Stunning. . . . [Isaacs] has created an ingenious novel that breaks out of the mystery genre. In fact, it sets the genre — in which, typically, the killer is brought to justice — on its ear.
St. Paul Pioneer Press
Touching, funny, and fast-paced.
Atlanta Journal
Shiny fun, jampacked full of story.
Cleveland Plain Dealer
"Lily White is a winner . . . with wit, insight, and enough twists and turns to keep the pages turning.
Entertainment Weekly
Isaacs delivers witty, wicked satire from beginning to end.
Fresh Air
Not only an entertaining legal drama, but a chilling account of family scapegoating. . . . Reading this smart, sassy book on the beach will be the very picture of civilization and its contents.
Lily is a funny, nervy survivor of some major betrayals...one house guest you'll wish could stay longer.
Miami Herald
A well-written, moving story that will keep the reader engrossed all the way.
Library Journal
Criminal defense lawyer Lily White thought she had it all: a career, a husband, and a darling daughter. But just as she is facing her toughtest case yet, her husband says he wants out of the marriageto marry Lily's sisterand he wants to take the daughter with him. Start thinking about who will play Lily in the movie, since Isaacs's novels usually end up on the silver screen.
Joanne Wilkinson
Can a tough, smart Jewish girl from a nouveau riche Long Island family find happiness with a gay black Republican? The answer is a resounding yes in the ever-witty Isaacs' latest genre-bending mystery-comedy. Told in chapters alternating between her personal life and her work, this is the story of Lily White, a funny, ambitious criminal-defense attorney. Lily becomes overinvolved in the case of her current client, Norman Torkelson, a con man who woos and then bilks desperate, lonely women. Something went terribly wrong in his last con, and the mark ended up dead. Now Torkelson is charged with murder; is he guilty, or was his gorgeous, ditsy girlfriend--prone to wearing orange lipstick and neon-colored miniskirts--overcome by jealous rage? As Lily pulls out all the stops in trying to determine what really happened, she also reveals her painful personal life--her increasing distance from her blue-blooded, ne'er-do-well husband, his startling revelation that he is in love with her sister, and her subsequent efforts to build a makeshift family with her best friend and mentor, an elegant gay black man. Aside from the many great one-liners and a gutsy, likable heroine, Isaacs offers a host of zinging observations on the notion of family, the politics of our criminal-justice system, and the importance of good eye shadow, all wrapped up in an interesting plot. Now that's entertainment.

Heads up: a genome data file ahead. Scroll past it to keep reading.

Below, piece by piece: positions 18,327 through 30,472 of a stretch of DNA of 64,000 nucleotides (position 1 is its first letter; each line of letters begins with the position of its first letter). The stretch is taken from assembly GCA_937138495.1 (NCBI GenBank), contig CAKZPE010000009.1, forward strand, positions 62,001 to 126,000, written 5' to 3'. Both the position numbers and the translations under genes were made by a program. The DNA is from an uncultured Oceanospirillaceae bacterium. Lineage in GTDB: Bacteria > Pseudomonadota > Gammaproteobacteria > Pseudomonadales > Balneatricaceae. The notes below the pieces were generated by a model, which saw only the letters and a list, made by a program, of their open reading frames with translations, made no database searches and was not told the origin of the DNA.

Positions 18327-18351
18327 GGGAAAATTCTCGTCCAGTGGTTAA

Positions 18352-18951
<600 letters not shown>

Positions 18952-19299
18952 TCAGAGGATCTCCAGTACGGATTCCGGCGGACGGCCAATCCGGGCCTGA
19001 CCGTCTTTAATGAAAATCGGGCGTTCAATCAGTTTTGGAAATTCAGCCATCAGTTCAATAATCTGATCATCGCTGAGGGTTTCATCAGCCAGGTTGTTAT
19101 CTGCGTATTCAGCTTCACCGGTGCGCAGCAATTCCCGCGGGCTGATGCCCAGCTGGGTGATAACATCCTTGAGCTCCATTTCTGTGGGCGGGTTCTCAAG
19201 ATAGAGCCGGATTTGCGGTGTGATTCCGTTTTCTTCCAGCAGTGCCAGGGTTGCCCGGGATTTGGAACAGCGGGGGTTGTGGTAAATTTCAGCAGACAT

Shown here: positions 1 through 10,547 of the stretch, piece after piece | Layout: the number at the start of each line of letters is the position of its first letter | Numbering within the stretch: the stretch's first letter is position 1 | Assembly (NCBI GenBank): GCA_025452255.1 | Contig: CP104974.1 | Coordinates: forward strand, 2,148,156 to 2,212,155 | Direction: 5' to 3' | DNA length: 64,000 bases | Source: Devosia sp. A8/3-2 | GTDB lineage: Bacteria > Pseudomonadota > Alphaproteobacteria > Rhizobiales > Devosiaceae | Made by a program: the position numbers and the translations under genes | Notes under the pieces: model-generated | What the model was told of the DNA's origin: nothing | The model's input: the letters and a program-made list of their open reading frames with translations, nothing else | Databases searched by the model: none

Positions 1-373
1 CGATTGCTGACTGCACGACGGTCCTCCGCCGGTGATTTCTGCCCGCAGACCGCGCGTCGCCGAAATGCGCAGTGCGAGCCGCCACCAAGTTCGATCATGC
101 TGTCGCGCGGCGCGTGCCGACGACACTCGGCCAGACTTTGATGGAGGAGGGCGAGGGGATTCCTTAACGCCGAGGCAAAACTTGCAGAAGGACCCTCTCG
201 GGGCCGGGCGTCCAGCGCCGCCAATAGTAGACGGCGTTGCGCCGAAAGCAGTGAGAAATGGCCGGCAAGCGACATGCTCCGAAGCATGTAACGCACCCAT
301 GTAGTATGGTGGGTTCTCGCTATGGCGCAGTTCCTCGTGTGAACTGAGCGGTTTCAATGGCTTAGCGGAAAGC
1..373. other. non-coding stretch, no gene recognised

Kirkus Reviews

Isaacs achieves a personal best with this warmly spirited tale of a Long Island lawyer conned over and over by life and love.

Lily "Lee" White, daughter of a wealthy WASPophile Jewish furrier and a beautiful, vain, neglectful mother, had always done her best to transcend her shallow background, attending NYU Law, marrying the love of her life, and serving the people in the Manhattan D.A.'s office. For a while, it seemed she had succeeded, as her attorney-husband, Jasper "Jazz" Taylor, the rich, Episcopalian boy next door, joined a prestigious Wall Street firm and Lee reaped her first major triumphs in the courtroom. But Jazz wasn't comfortable as a lawyer, and Lee couldn't help feeling betrayed when he moved her back to their hometown of Shorehaven and became president of her father's ritzy Manhattan fur boutique. Joining the Long Island D.A.'s homicide department, Lee did find some comfort in a friendship with Will Stewart, the super-elegant head of the department, who held her hand as Lee adjusted to the strains of motherhood, cared for Jazz's Down's-syndromeinflicted younger brother, helped her younger sister, Robin, recover from a heroin addiction, and tried to put up with a mother disappointed in Lee's mediocre sense of style. The strain proved too much when Jazz and Robin announced they were in love, wanted to marry, and intended to sue for custody of Lee's and Jazz's child. Now, while representing a con man who seduces lonely women for their money and may have actually murdered one, Lee reviews her own foolish moves in life and takes comfort in the knowledge that her exile from an unloving family and deceitful marriage has left room for a happier, if much more offbeat, life than she ever could have imagined.